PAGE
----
Stuffing or Dressing?

Is if Stuffing or Dressing?
There is much confusion about this breaded side dish that is a staple of holiday menus.
If they both have the same ingredients, then what’s diffference?
The difference in the name is only a matter of where is cooked.
Put simply, stuffing goes in the bird, dressing goes beside it.
The recipe being shared today is an easy and delicious comfort food.
(we are going to cook it dressing style)

 Ingredients:

16oz Bread Crumbs
1c celery        1c onion
1c pecan        1c apple
1c mushroom 1c carrot
 
8TB butter          2 1/2c broth
1 1/2 TB sage  1/2 tsp marjoram
1tsp thyme        3TB parsley
1tsp basil
salt and pepper
 
*the recipe calls for 1c of each veggie/ fruit…
we did a bit more than that to feed a family of six, plus leftovers…
 

in a large pot, over medium heat, start melting the butter. Add the celery, carrots, apples, mushrooms, spices and broth. stir until butter is melted and everything is well mixed. Add the bread crumbs and pecans and mix until the bread crumbs are well saturated and all is evenly incorporated.

disperse the dressing in a glass baking pan and bake at 350F until the top has a golden crust
(around 45min- 1hr)
 serve hot
 
From the kitchen of: Kimberly Leinbach

Cottage Pie? Don’t you mean Shepherds’ Pie?

A Brief History
So before we get into the food tutorial, let’s have a history lesson.
What Americans refer today as “Shepherds’ Pie” is actually called “Cottage Pie”.  
Both dishes have meat, mashed potatoes, and vegetables. So what’s the big deal?
Cottage Pie originated in Britain/ Ireland around 1791.  During this time, the people were experiencing financial hardships.  Then came the discovery of the tuber. Yes, they realized the many different uses of the potato.  A poor family could eat potatoes mashed, boiled, scalloped, baked, etc. As an added bonus, they were relatively inexpensive to grow or buy at the market.  Potatoes changed the diet of every low income family during this time.  So mothers and wives started to get creative, and they invented this wonderful thing called Cottage Pie.  They could take the meat and other vegetables they prepared during the week and have a new meal with what was leftover.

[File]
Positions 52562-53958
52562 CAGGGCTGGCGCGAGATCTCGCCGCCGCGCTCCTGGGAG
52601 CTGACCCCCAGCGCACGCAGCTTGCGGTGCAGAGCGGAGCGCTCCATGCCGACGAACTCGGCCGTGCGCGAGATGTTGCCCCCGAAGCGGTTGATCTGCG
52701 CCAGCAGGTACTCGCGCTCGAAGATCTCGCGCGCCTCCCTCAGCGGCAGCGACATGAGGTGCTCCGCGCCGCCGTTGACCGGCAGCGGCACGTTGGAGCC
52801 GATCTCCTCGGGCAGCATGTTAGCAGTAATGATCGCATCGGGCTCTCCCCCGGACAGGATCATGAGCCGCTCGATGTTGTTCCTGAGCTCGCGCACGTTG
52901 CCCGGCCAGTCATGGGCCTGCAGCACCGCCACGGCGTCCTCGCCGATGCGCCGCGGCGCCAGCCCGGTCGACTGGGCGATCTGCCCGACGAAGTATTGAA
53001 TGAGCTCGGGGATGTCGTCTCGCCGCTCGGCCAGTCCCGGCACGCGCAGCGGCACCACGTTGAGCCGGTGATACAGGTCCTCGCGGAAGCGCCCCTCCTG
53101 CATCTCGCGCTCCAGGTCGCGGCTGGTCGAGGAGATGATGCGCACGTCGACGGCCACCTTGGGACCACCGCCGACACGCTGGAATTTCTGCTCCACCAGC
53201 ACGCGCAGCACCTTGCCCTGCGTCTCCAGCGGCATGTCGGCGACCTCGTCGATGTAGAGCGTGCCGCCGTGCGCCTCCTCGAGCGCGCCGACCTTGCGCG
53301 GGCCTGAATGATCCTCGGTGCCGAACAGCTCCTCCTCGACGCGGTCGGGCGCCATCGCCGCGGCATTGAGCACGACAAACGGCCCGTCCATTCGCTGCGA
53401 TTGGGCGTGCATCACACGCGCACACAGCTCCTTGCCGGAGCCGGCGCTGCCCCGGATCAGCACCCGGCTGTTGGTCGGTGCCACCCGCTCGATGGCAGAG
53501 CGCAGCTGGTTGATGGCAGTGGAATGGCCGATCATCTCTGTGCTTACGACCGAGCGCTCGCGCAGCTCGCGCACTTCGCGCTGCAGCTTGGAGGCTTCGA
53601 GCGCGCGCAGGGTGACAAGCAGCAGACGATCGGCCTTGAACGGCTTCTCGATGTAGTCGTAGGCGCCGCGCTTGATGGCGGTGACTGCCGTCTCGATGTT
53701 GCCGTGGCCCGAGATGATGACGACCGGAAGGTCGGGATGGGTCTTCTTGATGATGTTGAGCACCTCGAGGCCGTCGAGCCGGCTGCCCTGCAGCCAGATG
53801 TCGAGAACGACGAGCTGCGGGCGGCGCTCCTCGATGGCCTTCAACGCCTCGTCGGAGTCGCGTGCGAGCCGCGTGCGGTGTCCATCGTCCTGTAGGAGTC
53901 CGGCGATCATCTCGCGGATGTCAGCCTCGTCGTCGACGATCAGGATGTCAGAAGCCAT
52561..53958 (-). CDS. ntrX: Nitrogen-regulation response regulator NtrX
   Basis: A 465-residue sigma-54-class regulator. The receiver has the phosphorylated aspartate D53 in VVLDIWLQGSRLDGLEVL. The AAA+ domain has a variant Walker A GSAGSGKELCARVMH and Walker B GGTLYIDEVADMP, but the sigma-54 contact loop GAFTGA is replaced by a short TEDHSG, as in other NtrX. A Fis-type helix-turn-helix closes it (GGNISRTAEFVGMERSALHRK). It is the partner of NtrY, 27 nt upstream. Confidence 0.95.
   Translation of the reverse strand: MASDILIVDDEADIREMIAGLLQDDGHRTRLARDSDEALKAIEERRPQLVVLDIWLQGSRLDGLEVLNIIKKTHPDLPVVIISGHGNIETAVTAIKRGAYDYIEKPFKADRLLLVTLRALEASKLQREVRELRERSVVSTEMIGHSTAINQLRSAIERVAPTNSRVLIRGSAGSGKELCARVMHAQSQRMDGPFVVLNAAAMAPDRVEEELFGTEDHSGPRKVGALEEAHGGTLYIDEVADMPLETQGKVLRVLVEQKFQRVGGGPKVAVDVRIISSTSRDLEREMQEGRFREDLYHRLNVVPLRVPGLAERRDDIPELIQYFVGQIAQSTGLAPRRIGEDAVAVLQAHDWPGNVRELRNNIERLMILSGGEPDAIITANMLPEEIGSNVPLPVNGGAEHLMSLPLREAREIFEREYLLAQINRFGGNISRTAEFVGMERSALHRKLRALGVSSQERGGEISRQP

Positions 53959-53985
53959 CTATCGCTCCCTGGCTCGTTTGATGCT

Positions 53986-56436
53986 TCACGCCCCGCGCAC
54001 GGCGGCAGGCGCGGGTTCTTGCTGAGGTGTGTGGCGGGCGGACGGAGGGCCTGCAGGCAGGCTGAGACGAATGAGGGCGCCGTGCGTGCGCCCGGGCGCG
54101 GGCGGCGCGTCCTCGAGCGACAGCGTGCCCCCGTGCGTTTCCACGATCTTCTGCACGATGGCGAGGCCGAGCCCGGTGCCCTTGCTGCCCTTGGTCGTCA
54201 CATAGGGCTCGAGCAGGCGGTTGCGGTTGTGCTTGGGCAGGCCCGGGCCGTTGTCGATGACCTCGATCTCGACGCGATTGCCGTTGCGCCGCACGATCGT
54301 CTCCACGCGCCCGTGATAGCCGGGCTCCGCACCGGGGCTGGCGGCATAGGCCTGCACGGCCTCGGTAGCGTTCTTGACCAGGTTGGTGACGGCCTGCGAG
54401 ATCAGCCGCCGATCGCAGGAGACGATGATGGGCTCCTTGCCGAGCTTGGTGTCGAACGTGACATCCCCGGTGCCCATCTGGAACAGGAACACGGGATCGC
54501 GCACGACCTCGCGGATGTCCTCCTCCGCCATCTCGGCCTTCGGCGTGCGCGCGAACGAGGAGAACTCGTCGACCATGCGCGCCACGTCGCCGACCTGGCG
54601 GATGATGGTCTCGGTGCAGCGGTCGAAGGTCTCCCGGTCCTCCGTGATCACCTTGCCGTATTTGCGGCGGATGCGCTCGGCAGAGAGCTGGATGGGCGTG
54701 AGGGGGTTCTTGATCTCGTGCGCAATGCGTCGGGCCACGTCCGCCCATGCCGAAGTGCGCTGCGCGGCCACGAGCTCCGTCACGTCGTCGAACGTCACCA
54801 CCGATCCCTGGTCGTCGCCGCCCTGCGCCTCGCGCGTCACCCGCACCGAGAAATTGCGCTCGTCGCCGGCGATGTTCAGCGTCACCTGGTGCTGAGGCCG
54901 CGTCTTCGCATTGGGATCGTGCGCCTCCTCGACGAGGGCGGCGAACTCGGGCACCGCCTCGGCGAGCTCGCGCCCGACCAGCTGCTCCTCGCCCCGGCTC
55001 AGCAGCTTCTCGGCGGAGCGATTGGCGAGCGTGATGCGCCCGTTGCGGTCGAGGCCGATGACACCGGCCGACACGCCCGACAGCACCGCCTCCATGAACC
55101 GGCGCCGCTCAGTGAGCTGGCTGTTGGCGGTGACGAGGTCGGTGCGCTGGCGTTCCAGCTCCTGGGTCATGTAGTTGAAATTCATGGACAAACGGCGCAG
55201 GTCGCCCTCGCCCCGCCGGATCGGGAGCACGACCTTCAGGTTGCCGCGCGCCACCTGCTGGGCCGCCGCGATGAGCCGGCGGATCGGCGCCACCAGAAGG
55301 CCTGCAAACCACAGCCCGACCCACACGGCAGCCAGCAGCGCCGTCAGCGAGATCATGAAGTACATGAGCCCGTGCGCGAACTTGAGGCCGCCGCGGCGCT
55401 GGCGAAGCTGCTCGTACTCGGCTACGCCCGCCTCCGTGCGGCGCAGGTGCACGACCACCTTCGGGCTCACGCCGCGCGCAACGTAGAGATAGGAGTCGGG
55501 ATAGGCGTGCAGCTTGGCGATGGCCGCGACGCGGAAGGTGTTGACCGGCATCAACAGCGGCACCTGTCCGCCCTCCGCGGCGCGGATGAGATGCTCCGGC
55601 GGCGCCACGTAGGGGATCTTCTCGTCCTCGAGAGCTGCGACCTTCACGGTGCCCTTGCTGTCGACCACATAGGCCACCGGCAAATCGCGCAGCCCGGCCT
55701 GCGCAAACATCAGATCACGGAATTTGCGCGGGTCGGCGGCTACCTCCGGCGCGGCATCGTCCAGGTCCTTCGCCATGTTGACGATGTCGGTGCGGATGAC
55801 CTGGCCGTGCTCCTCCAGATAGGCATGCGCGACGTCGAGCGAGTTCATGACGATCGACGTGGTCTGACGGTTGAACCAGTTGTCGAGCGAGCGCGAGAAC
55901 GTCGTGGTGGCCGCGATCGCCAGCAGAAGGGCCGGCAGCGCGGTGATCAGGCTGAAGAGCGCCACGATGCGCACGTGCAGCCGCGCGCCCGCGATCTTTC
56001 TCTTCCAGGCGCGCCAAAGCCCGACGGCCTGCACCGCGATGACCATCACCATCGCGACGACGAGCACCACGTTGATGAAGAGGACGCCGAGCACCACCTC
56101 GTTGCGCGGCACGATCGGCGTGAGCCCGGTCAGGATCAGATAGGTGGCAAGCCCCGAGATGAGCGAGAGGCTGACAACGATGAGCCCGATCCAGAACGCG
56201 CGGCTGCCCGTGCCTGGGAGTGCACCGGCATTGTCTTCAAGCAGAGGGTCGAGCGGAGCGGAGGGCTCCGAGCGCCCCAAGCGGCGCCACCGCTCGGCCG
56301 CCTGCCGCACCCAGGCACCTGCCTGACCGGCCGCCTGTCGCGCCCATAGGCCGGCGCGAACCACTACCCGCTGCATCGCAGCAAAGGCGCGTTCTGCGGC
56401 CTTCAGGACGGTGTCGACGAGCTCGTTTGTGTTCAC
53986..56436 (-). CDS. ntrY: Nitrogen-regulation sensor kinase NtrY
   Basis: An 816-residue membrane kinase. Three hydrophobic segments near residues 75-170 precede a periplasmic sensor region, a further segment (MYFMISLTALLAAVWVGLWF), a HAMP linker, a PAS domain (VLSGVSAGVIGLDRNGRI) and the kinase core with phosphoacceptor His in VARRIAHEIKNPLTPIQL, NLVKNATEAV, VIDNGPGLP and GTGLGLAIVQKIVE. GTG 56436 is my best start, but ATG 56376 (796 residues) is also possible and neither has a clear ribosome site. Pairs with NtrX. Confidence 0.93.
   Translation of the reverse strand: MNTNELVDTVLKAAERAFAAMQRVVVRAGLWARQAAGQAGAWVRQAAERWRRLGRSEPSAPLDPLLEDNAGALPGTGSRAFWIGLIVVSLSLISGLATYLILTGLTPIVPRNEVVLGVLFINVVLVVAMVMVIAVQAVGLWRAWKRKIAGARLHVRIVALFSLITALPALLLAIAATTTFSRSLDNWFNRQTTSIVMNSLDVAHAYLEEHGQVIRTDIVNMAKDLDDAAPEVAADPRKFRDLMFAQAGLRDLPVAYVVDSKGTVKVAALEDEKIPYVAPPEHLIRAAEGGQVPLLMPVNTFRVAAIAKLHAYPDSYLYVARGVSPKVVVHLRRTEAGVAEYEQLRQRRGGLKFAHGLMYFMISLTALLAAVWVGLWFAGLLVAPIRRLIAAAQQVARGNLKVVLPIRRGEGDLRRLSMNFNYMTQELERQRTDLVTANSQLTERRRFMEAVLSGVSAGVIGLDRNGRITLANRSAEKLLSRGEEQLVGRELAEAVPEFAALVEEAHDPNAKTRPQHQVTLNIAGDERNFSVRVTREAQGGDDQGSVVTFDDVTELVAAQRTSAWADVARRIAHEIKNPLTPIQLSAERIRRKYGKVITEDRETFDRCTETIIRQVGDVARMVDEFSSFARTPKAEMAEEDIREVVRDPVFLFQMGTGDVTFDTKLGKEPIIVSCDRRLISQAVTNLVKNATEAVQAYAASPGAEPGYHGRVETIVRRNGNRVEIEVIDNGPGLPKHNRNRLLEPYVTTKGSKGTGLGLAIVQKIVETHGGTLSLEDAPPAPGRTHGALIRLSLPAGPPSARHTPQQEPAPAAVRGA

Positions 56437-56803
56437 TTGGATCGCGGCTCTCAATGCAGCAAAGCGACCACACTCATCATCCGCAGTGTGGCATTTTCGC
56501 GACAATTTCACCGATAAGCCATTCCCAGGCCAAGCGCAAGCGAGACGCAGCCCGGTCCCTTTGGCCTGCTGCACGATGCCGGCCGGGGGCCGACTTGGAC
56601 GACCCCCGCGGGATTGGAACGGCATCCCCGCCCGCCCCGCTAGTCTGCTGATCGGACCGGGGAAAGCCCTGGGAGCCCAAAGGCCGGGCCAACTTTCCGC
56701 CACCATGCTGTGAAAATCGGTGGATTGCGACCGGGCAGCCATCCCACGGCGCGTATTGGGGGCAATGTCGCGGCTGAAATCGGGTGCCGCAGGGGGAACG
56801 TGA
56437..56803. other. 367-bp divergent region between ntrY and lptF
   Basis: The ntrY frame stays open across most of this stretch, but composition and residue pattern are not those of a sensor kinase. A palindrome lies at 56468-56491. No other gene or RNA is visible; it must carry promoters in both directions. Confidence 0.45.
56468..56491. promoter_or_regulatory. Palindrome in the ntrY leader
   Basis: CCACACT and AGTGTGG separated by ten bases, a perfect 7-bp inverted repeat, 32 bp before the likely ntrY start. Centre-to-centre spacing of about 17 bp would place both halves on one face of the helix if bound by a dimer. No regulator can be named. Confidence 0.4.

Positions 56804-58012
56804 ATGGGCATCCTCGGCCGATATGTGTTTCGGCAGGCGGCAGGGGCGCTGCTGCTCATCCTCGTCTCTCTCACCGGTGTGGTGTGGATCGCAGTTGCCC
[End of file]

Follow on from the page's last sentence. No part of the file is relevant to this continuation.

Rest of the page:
So why isn’t it just called Shepherds’ Pie?
Shepherds’ Pie was not actually created until 1877.  Shepherds pie has mutton or lamb not beef.
Put simply:
Cottage Pie = Poor Man’s Pie (poor people lived in cottages)= beef
Shepherds’ Pie= Sheep Pie (shepherds herd sheep)= lamb or mutton
That’s about the only difference…
Okay. So we are done with the history lesson. Let’s get Cookin’!
Ingredients for Cottage Pie: 
  1. 2 pints(1 quart or 32oz) of ground beef browned with onion
  2. 1 quart (32oz) of cooked/ skinned tomatoes
  3. 3c. instant potato pearls + enough Hot water to reconstitute potatoes
  4. 4c. mix of corn and halved green beans
  5. about 1/2 c. dried Carrots
  6. about 1/2 c. dried Celery
  7. 1/2c. dried onion
  8. salt and pepper for preferred flavor
  9. parsley
  10. brown rice flour 

Oh…and if you are curious, yes this is all food storage…

(shhh it’s a secret)
Okay so now what?
Pre-heat the oven to 350 degrees Fahrenheit or 192 degrees Celsius.
In a skillet, add tomatoes and cut to bite-sized pieces.
Add celery, carrots, parsley, salt and pepper to smell.
 
Let tomatoes cook down slightly then add meat and onion to taste.
Let cook down further. Salt and pepper to taste

If the meat and tomatoes are too runny for your taste, put about a half cup of fluid in a bowl and thicken slightly with flour. Add the impromptu gravy back into the skillet and mix with the rest of the dish. We used about two table spoons of brown rice flour to keep the recipe gluten free. Because wheat flour has gluten and brown rice flour doesn’t, you will use less wheat flour than rice flour when thickening your meal.
Next, grease a casserole dish and add the meat and tomatoes from the skillet to the pan.  There should be plenty to get a good layer on the bottom.  On top of the meat, layer the corn and beans. 

Cover the entire dish with the mashed potatoes.  Spread it out evenly across the top (it’s similar to frosting a cake).

Bake at 350 F for 30min. or until the crust barely browned.
If you want fluffy potatoes, guard the top with tin foil…either entirely covered, or as you would with a traditional pie.

If you notice the upper right hand corner or the picture, the juice from the meat and tomatoes boiled a slightly to the top. When the potatoes are barely golden and it is boiling, that means it’s done.
It’s easy, it’s cheap, and it tastes good.
We hope that you enjoy your Cottage Pie!